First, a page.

Tom: To me, music is boring. All we did last year was learn about some dead composers.

David: I know! Why couldn’t we just listen to cool music! But I actually like music. I play the piano too.

Tom: Oh, really? Does that mean that you have to perform at concerts a lot?

David: No, no! I seldom perform, I’m just learning to play.

Tom: OK. I wonder if the school has any good sports teams. I’m into sports. I want to play basketball or football...

David: I don’t know, but I don’t really care either. I’m not into sports.

Tom: So, what do you do after school?

David: Mostly play on the computer, watch TV or hang out with friends. I have to practise the piano every day too, but that’s OK, I don’t mind.

Tom: I usually have training at least 3 or 4 times a week, so I don’t have that much spare time. But when I’m home, I just do my homework or sit at the computer.

David: Well, seems like it’s time to go in.

Tom: Yeah, let’s find out where we have to go.


An idiom is a combination of words that means something different from the meanings of the individual words themselves.

For example

to be in hot water can literally mean that one is sitting in a bath full of hot water.

However, the idiomatic meaning of the phrase is to be in trouble.

There are lots of idioms in the English language. You’ve already learned many of them.


Exercise C 1

Can you match the following idioms with their explanations?

1. to stretch one’s legs

2. to hang out with someone

3. to stick together

4. to feel blue

5. to be green

6. to have a cold

7. to be into something

8. to know something by heart

9. to make friends

10. to run out of something

11. to hold your tongue

12. to get along with someone

a. to be inexperienced, new at something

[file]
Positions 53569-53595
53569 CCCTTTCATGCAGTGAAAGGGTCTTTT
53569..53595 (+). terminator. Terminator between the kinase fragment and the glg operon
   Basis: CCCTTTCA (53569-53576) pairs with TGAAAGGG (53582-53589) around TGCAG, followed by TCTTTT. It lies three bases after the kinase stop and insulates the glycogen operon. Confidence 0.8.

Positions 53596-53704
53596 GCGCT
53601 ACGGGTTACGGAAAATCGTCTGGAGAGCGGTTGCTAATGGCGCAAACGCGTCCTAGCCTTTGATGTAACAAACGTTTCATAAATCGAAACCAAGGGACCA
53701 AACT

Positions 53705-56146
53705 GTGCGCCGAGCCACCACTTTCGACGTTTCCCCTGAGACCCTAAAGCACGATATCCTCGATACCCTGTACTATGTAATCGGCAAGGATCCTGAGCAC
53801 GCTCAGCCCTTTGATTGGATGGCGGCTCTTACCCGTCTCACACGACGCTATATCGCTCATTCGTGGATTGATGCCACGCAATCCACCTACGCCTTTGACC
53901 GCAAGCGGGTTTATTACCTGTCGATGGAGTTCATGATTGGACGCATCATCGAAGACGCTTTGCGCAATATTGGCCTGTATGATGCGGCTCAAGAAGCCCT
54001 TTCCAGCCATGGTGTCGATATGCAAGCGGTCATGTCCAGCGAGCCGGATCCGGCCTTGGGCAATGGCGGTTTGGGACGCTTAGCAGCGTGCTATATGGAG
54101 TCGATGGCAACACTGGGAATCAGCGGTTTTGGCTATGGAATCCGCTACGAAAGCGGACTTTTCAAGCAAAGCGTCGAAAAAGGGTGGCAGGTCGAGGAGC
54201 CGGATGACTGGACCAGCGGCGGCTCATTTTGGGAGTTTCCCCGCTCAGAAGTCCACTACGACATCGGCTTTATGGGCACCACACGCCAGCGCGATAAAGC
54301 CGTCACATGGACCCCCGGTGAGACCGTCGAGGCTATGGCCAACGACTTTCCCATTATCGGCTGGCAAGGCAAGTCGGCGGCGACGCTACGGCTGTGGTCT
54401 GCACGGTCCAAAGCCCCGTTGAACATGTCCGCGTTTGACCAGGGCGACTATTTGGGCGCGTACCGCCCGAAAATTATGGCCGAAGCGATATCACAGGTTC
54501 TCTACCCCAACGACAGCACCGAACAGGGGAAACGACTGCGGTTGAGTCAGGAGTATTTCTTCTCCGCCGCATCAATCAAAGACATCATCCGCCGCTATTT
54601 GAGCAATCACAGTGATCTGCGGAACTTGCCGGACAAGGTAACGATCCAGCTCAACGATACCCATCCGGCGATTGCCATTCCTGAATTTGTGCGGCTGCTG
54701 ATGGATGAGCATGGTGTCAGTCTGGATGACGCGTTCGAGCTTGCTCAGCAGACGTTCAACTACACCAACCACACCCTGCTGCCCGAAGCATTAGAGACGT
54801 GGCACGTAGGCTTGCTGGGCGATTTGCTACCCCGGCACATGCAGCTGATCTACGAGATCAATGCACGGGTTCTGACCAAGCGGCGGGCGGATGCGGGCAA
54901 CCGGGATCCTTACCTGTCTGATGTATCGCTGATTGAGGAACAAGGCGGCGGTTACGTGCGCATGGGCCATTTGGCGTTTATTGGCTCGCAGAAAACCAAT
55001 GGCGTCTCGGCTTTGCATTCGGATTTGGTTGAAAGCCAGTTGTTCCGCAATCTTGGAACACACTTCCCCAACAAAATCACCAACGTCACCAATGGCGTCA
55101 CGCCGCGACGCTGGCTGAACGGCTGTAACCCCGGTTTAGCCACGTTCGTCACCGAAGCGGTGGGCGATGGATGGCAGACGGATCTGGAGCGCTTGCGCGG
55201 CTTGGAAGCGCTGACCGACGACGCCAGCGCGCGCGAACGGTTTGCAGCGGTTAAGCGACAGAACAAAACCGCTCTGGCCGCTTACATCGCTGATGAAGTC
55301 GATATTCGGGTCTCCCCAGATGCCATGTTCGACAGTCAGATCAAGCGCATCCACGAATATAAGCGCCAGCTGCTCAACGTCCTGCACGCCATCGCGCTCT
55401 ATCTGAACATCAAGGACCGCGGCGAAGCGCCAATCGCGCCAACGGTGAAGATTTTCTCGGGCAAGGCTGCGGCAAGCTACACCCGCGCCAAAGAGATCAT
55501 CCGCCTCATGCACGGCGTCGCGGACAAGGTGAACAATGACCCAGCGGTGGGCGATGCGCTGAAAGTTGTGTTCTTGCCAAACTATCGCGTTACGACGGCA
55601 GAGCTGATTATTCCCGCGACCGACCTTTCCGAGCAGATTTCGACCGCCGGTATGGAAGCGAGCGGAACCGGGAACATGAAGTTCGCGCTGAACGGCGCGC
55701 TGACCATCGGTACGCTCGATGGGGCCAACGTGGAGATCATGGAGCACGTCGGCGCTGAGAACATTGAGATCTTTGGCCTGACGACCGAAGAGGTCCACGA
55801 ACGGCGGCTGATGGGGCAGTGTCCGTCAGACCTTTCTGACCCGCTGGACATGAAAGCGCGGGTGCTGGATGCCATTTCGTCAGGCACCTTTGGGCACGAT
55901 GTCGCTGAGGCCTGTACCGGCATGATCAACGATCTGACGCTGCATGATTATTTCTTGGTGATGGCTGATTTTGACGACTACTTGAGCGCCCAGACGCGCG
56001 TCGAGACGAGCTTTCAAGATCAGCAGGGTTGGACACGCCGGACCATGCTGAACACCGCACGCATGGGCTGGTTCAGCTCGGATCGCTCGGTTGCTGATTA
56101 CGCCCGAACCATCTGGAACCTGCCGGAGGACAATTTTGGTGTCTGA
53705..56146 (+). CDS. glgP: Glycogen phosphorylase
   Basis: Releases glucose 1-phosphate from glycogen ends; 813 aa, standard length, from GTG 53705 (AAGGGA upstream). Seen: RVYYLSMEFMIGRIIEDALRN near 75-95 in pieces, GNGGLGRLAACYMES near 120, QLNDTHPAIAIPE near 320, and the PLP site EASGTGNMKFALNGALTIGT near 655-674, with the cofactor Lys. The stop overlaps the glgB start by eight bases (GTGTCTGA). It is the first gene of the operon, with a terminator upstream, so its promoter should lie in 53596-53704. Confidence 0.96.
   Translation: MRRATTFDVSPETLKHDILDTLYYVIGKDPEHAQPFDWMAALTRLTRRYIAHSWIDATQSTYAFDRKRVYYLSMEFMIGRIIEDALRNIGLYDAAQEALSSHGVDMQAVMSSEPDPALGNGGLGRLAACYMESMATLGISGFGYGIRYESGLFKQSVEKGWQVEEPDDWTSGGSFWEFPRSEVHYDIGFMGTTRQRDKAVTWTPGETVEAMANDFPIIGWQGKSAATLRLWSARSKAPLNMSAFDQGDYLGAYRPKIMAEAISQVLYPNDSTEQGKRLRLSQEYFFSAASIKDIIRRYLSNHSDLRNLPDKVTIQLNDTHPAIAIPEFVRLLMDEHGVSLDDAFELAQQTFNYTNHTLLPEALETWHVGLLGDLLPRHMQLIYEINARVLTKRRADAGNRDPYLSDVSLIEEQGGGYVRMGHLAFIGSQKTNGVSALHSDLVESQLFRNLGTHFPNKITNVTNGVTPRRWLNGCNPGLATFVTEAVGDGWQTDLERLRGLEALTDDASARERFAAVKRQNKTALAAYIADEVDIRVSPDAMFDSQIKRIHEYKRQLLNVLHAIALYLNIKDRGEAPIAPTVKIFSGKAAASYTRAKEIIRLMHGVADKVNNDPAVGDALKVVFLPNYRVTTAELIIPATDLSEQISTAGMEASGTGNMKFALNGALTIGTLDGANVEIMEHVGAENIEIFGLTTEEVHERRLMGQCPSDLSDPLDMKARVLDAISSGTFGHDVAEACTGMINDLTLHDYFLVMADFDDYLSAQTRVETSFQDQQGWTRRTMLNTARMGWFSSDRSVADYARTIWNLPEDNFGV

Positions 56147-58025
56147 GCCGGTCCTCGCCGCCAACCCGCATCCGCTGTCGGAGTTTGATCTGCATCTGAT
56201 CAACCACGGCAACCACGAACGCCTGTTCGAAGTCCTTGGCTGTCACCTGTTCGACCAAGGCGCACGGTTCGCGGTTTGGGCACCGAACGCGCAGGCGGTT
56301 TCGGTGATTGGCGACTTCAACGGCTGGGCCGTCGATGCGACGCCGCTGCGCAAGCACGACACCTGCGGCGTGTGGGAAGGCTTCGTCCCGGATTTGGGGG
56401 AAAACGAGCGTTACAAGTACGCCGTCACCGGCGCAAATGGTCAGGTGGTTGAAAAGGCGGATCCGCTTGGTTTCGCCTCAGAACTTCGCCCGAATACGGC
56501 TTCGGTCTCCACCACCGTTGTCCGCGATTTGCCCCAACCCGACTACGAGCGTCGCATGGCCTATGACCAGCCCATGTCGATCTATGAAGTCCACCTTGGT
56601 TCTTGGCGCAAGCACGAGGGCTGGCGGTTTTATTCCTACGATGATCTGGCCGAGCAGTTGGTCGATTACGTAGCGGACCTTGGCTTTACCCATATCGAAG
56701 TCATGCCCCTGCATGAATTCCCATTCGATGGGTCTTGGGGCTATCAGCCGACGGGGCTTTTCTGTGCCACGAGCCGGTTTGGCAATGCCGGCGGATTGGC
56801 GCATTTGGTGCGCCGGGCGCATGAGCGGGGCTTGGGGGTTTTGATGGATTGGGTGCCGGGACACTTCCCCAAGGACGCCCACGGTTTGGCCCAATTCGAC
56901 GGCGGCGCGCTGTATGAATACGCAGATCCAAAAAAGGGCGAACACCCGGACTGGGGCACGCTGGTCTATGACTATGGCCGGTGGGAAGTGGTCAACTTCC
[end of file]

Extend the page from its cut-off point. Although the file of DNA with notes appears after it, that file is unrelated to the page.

b. not to have enough of something, to use it all up

c. to be sad

d. to meet new people and become friends

e. to know something very well from memory

f. to stand up and walk around after sitting

g. to like something

h. to be quiet

i. to have a good relationship with someone

j. to spend time with someone

k. to stay together/to be together

l. to have a cough, runny nose and head ache

Exercise D 1

Complete the dialogues with the idioms from exercise C 1.

1. A: “Why do you need to go to the supermarket?”

B: “Oh, we have ... milk.”

2. A: “Did you say anything to the teacher?”

B: “No, I just ...”

3. A: “What do you like doing in your spare time?”

B: “I’m ... art, so I like drawing and painting.”

4. A: “This young shop assistant is really slow.”

B: “Yes, I think she’s a bit ...”

5. A: “Do you ... with your brother?

B: “Yes, we play together every day.”

6. A: “Look, there’s a bench! Let’s have a seat.”

B: “No, I need to..., I’ve been sitting for too long.”

7. A: “Are you ...?

B: “Yes, a little. I’ve lost my mobile.”

8. A: “What did you do this afternoon?”

B: “Oh, just … with my friends at the shopping centre.”

9. A: “I’m going to the library.

B: “So am I, let’s … .

10. A: “You look tired. Are you feeling well?”

B: “No, I ...”

11. A: “Does anyone have Steve’s phone number?”

B: “It’s 655 1424. I know it ...”

12. A: “Did you have fun at the camp?”

B: “Yes, I ... with lots of people.”